Restaurants & Bars 5

King City Daze and Broccoli Highlights

Melanie Wong | Mar 5, 200207:52 PM

Last weekend I spent two days holed up in King City at the Keefer's Inn (a two-story motel and restaurant est. 1947). Our first night we had a group dinner here (one of the few non-Mexican cuisine sit-downs in town) for 20 people. Having looked at the inn's website and seeing that the salad bar and early bird specials were highlighted, I didn't have very high expectations. This set me up for being pleasantly surprised for one dinner and two breakfasts at Keefers.

An old fashioned relish plate with limp carrot and celery sticks, radishes, scallions, and some batons of Monterey jack cheese were on the table, along with some overly spongy soft bread and whipped butter. The menu has a large selection of steaks, chicken, pasta, and seafood. On Friday, a special of prime rib was offered. Wanting to order conservatively in line with what I thought the kitchen might be good at, I went for the prime rib short cut, $22, which turned out to be 1 1/2" thick! This was rare as ordered and very tasty and tender too, served with a bit of jus (tasted like packaged mix) and some creamy horseradish (and the server brought us some straight stuff when we asked), baked potato, cauliflower and broccoli. Also included was a trip to the salad bar, which should be skipped and taken off the website. The potato was on the wet side, but it was accompanied by real sour cream and real chives. The steamed then sauteed broccoli was the best I've ever had --- big spears of deep jade green and full of flavor --- remember, KC is the broccoli capitol of the world. Dessert was apple crisp which turned out to be more of a crumble and short on apples too.

For breakfast, I went with the veterans' recommendations for the corned beef hash and was glad I did. Made in house every day, this had shreds of corned beef mixed with cubes of potatoes, some grated onion, and a bit of bell pepper. It was formed into a large and thick oval patty (probably close to a pound in weight) and fried until crisp and brown on both sides. Really delicious with two eggs over easy and decent hash browns. Too bad it had already cooled off by the time it got to me and that the tabasco sauce and my biscuits never arrived.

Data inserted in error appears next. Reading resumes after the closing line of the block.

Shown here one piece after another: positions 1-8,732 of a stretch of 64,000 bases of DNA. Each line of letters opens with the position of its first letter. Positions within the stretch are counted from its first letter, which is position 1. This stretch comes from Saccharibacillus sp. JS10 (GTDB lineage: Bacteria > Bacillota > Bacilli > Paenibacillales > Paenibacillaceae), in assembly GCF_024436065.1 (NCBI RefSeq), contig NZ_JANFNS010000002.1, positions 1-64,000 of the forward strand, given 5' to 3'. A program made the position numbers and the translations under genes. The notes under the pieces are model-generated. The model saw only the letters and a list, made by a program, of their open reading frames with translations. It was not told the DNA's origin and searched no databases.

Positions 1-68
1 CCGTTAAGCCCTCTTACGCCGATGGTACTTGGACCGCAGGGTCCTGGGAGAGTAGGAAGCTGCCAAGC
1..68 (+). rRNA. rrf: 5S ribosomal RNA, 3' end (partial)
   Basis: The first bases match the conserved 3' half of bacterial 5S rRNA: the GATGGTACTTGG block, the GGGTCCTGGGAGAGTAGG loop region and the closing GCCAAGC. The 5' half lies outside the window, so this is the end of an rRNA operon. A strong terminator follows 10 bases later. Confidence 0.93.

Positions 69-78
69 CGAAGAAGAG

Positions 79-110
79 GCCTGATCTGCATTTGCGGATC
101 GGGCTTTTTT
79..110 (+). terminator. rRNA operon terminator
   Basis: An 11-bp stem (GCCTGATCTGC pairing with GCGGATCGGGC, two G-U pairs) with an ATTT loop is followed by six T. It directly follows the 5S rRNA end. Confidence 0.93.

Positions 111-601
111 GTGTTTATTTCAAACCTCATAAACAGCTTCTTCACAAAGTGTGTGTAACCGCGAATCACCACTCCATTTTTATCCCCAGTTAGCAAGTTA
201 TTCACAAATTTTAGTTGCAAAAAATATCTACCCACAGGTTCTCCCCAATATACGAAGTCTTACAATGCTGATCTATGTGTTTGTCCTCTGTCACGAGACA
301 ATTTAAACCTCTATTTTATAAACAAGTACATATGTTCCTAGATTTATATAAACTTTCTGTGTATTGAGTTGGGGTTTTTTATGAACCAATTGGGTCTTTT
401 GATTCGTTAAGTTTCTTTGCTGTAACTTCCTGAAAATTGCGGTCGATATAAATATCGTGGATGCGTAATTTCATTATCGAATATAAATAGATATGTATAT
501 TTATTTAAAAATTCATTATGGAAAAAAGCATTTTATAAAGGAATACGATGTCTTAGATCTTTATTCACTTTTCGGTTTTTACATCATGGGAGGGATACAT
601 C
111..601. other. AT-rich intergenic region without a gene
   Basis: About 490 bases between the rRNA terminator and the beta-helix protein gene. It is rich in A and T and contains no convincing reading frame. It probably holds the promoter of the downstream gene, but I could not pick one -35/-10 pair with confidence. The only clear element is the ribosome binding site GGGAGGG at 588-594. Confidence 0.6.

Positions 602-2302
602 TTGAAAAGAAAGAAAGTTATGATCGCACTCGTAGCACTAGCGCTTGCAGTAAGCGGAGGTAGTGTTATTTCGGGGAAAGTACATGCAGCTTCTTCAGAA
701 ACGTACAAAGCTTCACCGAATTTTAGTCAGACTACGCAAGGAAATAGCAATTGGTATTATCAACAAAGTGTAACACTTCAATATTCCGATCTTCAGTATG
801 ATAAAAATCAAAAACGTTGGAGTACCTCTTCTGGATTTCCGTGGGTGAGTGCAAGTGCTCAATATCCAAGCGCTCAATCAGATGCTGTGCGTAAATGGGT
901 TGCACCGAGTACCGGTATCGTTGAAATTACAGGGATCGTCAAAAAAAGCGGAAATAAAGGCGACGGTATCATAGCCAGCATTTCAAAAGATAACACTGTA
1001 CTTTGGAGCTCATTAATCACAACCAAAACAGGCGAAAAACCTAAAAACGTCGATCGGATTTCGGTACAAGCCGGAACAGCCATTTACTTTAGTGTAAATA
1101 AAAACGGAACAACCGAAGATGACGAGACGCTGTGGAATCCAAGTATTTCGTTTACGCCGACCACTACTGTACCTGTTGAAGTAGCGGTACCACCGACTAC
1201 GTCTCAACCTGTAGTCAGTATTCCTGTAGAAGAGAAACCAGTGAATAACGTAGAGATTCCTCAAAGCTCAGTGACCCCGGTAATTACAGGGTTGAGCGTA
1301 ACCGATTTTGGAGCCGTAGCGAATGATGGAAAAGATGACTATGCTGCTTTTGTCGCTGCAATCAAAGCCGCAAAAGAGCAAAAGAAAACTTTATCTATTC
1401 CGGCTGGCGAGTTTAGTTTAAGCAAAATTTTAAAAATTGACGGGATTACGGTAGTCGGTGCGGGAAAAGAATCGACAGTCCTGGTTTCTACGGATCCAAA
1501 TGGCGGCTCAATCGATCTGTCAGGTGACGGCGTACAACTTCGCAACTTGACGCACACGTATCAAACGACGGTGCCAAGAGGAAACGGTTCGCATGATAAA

The next day, I had the short stack of buckwheat cakes with a side of linguiça. The buckwheat cakes had good flavor but were too thick and chewy for my taste. The syrup wasn't maple, but at least it's warmed up. The split and griddled linguiça was mild-mannered and not that spicy and left a red oil slick on the plate. The coffee here wasn't anything special. But it was awfully nice to have fresh orange or pink grapefruit juice to start the day and almost made it possible to overlook the service problems.

Our other dinner was at Lockwood Valley Vineyards at the ranch house and catered by Valley Catering. Grilled tri-tip with salsa, green salad, a shredded potato casserole with corn flakes, mild cheddar and sour cream that reminded me of Minnesota hot dish, garlic bread, and more broccoli. Oh what broccoli!!! Our hosts fortunes grew from a 2,200 acre broccoi farm and we had the best of the best. Simply steamed until tender-crisp, the big juicy florettes were absolutely beautiful and intense. I learned that one should not touch the flowering part as that leaves fingerprints and ruins the appearance once cooked. And when absolutely fresh, the stems need not be peeled.

Lunches both days were provided by the fair's volunteers. However, on Sunday morning, I arrived to find a flea market with food vendors on the grounds. I snuck away to check out the taco trucks when lunch rolled around and paid 50¢ to enter the flea market area.

El Rey offers a line-up of standard taco meats, but also barbacoa. This is smoked beef braised in a mild but very flavor chile sauce, a bit milder and less sweet than al pastor's adobo. A decent size taco of this was $1.50 with a double corn tortilla of excellent quality. The garnishes were self-service and the proprietor suggested the chopped onions (very fresh, btw) and chopped cilantro and a little bit of the very hot salsa to add another flavor note. Abolutely wonderful consumed on the spot seated at the weathered benches.

La Unica II is the spot for excellent menudo. Two giant cauldrons bubble away at ground level and a fleet of ladies are pressing and griddling corn tortillas made to order. A huge serving (enough for two meals) was $6 and solidly packed with tripe, pigs feet and hominy. The accompaniments of limes, chopped onion, cilantro, dried chilis and oregano were included too. Plus those wonderful tortillas. I brought this back into the lunch area where others were eating roast beef sandwiches. My new friend Andy (who is Mexican) stared at my repast with a question mark on his face. I said, "it's menudo, would you like some?" He said, "I know it's menudo, but you're eating it, and you look Chinese to me, but you must be Latina!" This was the best menudo I've had --- tripe not too soft and not too chewy, full-flavored broth, and lots of intensity. It was the perfect meal, the hair of the dog, after two days of intensive wine tasting.

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